California becomes first state to require solar panels on new homes

Discussion in 'Politics, Religion, Social Issues' started by RootBeerMan, May 9, 2018.

  1. RootBeerMan macrumors 65816

    RootBeerMan

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    #1
    This is definitely a case of too much government and companies engaged in rent seeking, (yeah, I'm looking at you Tesla). This move will add up to $12,000 to the cost of a new house. Now, I'm all in favour of people choosing to install solar or wind on their houses as a matter of choice, but to be required to by the state is just a step too far, but is to be expected in a state like California. So glad I moved away from there.

    http://thehill.com/homenews/state-w...st-state-to-require-solar-panels-on-new-homes

     
  2. T'hain Esh Kelch macrumors 601

    T'hain Esh Kelch

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    #2
    Given the situation the planet is in, the state should regulate things like this IMO.
     
  3. Mac'nCheese macrumors 68040

    Mac'nCheese

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    #3
    And in Florida, I believe, you can’t even get solar panels because of the regulations. Maybe this will balance that out.
     
  4. vertical smile macrumors 68040

    vertical smile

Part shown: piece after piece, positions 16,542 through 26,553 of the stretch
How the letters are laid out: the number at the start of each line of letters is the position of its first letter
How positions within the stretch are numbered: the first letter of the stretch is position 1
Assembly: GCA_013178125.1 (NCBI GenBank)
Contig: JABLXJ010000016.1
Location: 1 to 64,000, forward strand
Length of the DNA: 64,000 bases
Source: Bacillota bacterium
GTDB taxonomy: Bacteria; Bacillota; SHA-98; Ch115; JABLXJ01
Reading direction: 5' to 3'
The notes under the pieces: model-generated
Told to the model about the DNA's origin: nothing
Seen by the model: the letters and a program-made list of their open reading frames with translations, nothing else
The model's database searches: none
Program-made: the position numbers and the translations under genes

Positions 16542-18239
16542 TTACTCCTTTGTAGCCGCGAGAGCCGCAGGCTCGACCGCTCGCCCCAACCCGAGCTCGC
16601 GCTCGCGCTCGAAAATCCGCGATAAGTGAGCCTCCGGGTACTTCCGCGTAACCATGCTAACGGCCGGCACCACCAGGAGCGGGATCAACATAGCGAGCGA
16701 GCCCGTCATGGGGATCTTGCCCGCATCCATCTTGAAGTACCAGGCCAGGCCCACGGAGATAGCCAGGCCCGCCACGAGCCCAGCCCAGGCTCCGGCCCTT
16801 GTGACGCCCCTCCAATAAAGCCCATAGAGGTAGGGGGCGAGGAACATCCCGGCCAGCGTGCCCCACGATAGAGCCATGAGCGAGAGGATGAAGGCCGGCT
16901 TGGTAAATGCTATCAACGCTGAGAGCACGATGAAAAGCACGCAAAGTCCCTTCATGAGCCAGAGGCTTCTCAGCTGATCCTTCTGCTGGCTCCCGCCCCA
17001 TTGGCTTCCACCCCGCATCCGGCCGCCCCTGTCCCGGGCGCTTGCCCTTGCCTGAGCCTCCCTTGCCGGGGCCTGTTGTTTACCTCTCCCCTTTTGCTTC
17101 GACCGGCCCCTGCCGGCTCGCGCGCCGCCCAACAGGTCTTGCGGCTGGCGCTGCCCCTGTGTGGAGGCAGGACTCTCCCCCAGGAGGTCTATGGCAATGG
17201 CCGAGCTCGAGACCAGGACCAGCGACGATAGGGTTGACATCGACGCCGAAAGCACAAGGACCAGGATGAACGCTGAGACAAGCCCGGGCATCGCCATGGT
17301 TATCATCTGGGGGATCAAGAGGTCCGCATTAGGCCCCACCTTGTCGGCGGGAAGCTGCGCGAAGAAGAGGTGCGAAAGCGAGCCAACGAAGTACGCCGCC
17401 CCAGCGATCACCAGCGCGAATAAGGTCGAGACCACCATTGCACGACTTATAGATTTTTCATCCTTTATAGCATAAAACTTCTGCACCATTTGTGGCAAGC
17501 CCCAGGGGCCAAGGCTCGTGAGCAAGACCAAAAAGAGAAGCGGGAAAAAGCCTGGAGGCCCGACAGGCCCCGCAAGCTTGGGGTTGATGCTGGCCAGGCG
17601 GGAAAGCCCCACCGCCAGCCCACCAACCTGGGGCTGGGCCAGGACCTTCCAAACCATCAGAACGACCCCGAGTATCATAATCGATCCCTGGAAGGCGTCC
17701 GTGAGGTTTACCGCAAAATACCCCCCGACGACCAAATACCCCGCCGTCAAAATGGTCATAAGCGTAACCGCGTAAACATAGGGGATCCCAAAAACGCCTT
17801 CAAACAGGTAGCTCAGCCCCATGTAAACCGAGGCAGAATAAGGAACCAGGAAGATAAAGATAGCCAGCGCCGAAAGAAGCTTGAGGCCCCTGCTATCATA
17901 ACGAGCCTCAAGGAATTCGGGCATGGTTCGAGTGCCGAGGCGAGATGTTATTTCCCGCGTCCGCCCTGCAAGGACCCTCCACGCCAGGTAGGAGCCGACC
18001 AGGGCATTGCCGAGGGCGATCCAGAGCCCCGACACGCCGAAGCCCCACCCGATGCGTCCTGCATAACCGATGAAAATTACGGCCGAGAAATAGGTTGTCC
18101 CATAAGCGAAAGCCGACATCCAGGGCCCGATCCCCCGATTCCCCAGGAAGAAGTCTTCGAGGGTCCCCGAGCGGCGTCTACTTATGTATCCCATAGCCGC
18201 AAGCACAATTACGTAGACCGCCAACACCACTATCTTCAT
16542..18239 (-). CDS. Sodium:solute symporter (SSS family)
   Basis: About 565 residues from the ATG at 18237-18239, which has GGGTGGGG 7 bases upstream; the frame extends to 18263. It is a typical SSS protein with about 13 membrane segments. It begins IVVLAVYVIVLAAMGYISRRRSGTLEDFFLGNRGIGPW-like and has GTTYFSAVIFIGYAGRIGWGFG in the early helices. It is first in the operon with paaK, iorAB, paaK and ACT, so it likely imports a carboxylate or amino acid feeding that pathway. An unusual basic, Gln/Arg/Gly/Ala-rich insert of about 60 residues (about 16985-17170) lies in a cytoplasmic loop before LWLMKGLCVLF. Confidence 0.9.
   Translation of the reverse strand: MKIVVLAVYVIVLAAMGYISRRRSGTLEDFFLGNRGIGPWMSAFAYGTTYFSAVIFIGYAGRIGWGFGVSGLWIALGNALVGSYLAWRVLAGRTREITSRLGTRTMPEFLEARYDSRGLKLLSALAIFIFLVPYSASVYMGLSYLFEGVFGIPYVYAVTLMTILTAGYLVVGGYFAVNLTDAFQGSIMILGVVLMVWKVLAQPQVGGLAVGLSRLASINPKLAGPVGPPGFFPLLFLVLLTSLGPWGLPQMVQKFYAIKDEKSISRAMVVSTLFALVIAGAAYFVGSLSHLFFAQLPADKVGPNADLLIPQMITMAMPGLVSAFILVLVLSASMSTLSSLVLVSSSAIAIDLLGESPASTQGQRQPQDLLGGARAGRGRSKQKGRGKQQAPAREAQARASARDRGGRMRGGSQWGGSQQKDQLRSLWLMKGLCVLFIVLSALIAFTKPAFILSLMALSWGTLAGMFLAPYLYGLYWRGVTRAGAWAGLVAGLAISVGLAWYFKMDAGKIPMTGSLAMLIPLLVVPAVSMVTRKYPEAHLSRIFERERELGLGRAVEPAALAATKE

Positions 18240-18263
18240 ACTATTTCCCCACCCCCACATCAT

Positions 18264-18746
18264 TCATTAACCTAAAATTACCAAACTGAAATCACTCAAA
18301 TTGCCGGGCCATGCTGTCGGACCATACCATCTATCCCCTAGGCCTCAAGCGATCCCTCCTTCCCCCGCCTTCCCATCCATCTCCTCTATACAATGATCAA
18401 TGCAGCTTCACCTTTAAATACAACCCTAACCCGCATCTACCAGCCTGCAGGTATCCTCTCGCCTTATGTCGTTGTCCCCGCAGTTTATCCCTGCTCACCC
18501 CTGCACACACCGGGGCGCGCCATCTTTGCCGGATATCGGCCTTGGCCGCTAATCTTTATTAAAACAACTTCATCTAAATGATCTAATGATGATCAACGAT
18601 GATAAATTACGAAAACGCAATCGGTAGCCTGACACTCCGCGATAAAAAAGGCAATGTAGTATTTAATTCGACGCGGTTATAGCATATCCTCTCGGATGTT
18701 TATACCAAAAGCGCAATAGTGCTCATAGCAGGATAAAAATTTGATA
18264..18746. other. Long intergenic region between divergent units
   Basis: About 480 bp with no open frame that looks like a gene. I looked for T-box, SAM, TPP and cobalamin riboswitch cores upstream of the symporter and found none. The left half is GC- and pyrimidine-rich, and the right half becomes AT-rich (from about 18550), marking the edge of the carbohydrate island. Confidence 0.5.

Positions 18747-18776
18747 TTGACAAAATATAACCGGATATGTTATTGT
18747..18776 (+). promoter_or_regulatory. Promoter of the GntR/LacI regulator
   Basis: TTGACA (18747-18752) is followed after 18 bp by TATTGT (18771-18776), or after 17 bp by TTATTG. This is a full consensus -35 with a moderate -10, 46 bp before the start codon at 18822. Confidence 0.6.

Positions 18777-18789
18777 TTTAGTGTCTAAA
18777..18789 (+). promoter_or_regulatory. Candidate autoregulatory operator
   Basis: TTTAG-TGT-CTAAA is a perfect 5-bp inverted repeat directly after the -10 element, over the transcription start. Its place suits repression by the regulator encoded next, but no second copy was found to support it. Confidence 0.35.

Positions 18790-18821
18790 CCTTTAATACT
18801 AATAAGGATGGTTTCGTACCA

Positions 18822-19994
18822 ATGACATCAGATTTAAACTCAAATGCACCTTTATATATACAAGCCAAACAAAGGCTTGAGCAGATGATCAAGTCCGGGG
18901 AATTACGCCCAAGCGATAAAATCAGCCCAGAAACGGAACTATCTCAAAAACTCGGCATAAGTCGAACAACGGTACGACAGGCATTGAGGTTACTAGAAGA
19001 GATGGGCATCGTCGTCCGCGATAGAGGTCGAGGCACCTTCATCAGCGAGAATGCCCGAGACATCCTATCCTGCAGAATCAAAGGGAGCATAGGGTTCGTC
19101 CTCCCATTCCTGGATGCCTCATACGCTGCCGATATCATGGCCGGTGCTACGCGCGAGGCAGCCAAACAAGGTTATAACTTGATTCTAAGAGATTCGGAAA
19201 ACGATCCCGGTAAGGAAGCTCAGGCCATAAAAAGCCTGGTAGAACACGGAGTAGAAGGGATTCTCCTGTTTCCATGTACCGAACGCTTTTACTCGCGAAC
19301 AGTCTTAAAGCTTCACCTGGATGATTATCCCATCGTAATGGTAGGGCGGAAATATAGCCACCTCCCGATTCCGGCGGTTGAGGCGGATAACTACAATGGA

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    #4
    I agree.
    Stuff like this is bad for competition. Is the state going to limit how much solar panels will cost too?

    If it is now required, the prices for panels and the install could go up.
     
  5. Mac'nCheese macrumors 68040

    Mac'nCheese

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    #5
    Also, just $80 a month??? I save $400 a month in the summer in NJ.
     
  6. VulchR macrumors 68020

    VulchR

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    #6
    Makes sense - unless your house is in the shade of trees. I wonder if the grid can handle the additional power that will be generated.
     
  7. Eraserhead macrumors G4

    Eraserhead

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    #7
    Good idea. One that was actually suggested by a Conservative friend at the weekend.
     
  8. Raid macrumors 68020

    Raid

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    Toronto
    #8
    They probably need to come up with hurricane proof solar panels, I can see that as one big road block on that area of the country.

    Generally I like this idea, the more energy collected the less demanded from other sources.
     
  9. MarkusL macrumors 6502

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    #9
    In a sunny state with high demand for air conditioning this is likely to reduce the strain on the grid. Producing electricity closer to the point of consumption will simplify delivery.
     
  10. rhett7660 macrumors G4

    rhett7660

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    #10
    I like this idea, especially for new houses being built, and most of the new houses that are being built in Southern California are being done so out in the "boonies" so to speak. Especially outside of Los Angeles County going into Riverside/San Bernadino counties which is where a lot of folks are building.
     
  11. Zenithal macrumors 604

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    Sep 10, 2009
    #11
    This is great for solar companies and installers in the state. We have future plans of building a house or buying an even larger one and solar has been on our minds for a while now. Whole house generators and batteries to boot.